Jack the Giant Slayer
The current wave of action-fantasy-adventure films derive from a great many diverse sources: old fairy tales, Tolkien novels, an engaging piece of kitsch like 1981’s Clash of the Titans. Yet somehow these movies all seem to take place in the same digitally glossy, generically medieval storybook mud kingdom, with the same essential battles and monsters. They offer intermittently fun and frenetic creature-feature eye candy and, too often, not much else.
In Jack the Giant Slayer, which could have been called Jack the Huntsman Meets Clash of the Rings, a beanstalk bursts out of the ground, and it is fairly cool to look at, with humongous gnarly vines that twist around each other and shoot into the air like a vertical forest. The beanstalk leads to a towering stone cliff in the clouds, where a tribe of giants has taken the willowy Princess Isabelle (Eleanor Tomlinson) prisoner. Who will save her? You guessed it: a fellowship of the noble-hearted. They include a stalwart knight (Ewan McGregor) and his team of royal warriors; a skinny tenant farmer named Jack (Nicholas Hoult), who’s in love with the princess; and her scoundrel of a suitor, Roderick (Stanley Tucci, outfitted with hair and gapped teeth that make him look extremely weaselly).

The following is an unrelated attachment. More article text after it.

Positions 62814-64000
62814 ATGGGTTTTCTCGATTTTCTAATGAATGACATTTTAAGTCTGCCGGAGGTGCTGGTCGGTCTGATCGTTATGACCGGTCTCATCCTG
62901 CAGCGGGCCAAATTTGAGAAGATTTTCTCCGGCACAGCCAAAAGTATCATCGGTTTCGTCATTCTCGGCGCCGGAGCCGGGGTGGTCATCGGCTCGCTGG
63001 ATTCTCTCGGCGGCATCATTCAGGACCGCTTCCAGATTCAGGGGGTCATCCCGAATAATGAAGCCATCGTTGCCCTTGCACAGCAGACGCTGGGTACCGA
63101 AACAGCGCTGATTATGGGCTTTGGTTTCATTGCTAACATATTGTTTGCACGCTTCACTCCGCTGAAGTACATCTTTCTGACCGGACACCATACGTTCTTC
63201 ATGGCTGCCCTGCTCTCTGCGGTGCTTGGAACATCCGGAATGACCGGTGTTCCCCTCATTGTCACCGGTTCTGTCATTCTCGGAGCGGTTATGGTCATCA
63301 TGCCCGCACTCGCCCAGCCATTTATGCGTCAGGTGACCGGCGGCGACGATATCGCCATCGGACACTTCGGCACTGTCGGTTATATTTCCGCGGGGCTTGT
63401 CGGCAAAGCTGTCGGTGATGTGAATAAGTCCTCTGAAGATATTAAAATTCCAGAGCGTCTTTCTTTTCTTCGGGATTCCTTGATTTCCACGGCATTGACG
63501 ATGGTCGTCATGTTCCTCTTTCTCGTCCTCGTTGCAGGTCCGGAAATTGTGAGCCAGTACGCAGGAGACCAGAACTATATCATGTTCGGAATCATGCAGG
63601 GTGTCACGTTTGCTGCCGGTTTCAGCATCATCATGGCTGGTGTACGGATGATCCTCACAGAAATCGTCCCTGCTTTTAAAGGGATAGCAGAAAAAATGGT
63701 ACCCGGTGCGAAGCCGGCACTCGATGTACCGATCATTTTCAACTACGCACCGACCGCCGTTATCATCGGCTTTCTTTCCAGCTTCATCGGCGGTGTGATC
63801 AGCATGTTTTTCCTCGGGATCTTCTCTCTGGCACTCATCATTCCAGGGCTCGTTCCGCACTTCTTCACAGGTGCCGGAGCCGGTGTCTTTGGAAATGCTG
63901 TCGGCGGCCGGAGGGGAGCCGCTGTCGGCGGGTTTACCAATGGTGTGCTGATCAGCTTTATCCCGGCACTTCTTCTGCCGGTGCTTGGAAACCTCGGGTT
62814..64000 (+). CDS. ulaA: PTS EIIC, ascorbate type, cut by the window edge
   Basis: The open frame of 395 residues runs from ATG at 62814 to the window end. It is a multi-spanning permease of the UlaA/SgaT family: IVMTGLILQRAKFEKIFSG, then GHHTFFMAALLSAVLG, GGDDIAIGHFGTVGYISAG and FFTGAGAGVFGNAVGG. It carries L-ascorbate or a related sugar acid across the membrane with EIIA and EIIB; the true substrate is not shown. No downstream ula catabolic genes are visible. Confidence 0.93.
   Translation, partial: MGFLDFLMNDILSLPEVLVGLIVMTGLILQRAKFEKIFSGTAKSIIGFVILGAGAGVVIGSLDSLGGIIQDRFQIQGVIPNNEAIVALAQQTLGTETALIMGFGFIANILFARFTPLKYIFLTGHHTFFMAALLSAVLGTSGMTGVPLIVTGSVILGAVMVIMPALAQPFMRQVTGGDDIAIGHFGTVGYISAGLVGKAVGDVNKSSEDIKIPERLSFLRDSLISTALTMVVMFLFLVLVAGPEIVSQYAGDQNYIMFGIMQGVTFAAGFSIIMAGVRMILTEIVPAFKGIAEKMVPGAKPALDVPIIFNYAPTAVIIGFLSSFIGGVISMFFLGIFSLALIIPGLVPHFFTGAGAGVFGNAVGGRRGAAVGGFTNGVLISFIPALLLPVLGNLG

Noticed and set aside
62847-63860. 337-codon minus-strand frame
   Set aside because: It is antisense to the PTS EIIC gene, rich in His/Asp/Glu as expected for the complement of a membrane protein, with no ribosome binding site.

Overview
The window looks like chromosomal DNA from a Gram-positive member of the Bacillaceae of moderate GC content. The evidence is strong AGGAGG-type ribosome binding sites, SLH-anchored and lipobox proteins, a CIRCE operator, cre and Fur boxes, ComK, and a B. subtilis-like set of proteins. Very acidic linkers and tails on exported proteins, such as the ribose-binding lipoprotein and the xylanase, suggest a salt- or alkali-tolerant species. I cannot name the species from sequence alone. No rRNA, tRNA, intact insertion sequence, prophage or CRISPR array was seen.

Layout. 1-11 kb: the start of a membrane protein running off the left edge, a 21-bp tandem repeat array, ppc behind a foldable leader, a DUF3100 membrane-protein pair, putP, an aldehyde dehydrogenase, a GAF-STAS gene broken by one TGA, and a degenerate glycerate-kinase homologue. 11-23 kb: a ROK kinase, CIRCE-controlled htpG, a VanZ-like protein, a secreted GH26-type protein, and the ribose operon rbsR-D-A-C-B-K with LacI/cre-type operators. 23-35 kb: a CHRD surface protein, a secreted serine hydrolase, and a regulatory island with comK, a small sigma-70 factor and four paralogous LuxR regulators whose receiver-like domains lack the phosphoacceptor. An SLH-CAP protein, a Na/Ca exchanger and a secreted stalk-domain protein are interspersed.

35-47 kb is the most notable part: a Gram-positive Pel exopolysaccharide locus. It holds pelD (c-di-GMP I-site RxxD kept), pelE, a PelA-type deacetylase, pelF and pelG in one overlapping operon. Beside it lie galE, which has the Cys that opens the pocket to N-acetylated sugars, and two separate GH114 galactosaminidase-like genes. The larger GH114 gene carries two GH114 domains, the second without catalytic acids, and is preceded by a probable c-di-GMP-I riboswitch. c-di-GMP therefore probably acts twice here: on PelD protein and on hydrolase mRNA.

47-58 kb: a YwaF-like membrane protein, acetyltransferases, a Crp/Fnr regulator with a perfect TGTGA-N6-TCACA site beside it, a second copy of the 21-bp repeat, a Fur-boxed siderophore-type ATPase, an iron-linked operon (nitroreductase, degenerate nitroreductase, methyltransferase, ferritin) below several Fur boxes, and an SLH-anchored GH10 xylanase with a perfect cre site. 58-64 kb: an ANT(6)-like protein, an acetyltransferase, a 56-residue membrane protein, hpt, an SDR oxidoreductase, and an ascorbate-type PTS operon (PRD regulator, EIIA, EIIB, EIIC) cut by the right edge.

Once they climb the beanstalk (a perilous journey for anyone frightened of heights), we meet the giants, who are a mangy set of Cockney trolls. They’re a lot like the trolls in The Hobbit, though in this case the motion-capture effects are even more visually crafty and individualized. Look, that one picks his nose and resembles a desiccated Max von Sydow! That one has Questlove’s hair! And the leader, General Fallon (played by the redoubtable Bill Nighy), is actually sort of handsome, at least if you can see past his second noggin, which natters from his right shoulder like Zippy the Pinhead. The giants are a kick to watch, but when they talk, they might as well be soccer hooligans at a pub. Any feeling of horrific wonder fades fast.
And what of Jack’s crusade to win the heart of the princess? Like everything else in the film that isn’t F/X-related, it’s weightless. The director, Bryan Singer, works more anonymously here than he did in the X-Men films. Jack the Giant Slayer feels like it could have been made by anyone. Eleven years after About a Boy, Hoult has grown up into a doleful actor with regal cheekbones, but here, when he isn’t plunging kitchen knives into the backs of giants, there’s something a touch neurasthenic about him. He doesn’t tingle with romantic energy. I kept wondering why the agelessly appealing McGregor was standing off to the sidelines. He has the snap, the valor, the film needs at its center. The giants’ capture and imprisonment of the princess has overtones of John Ford’s The Searchers (General Fallon acts like he wants to do something quite unsavory to her), and once the situation is resolved, the film seems to be over. Fear not: There are still 30 minutes of battle spectacle to go. This is how a fairy-tale movie gives us our money’s worth today. Even if once upon a time, it was called overkill. C+
Jack the Giant Slayer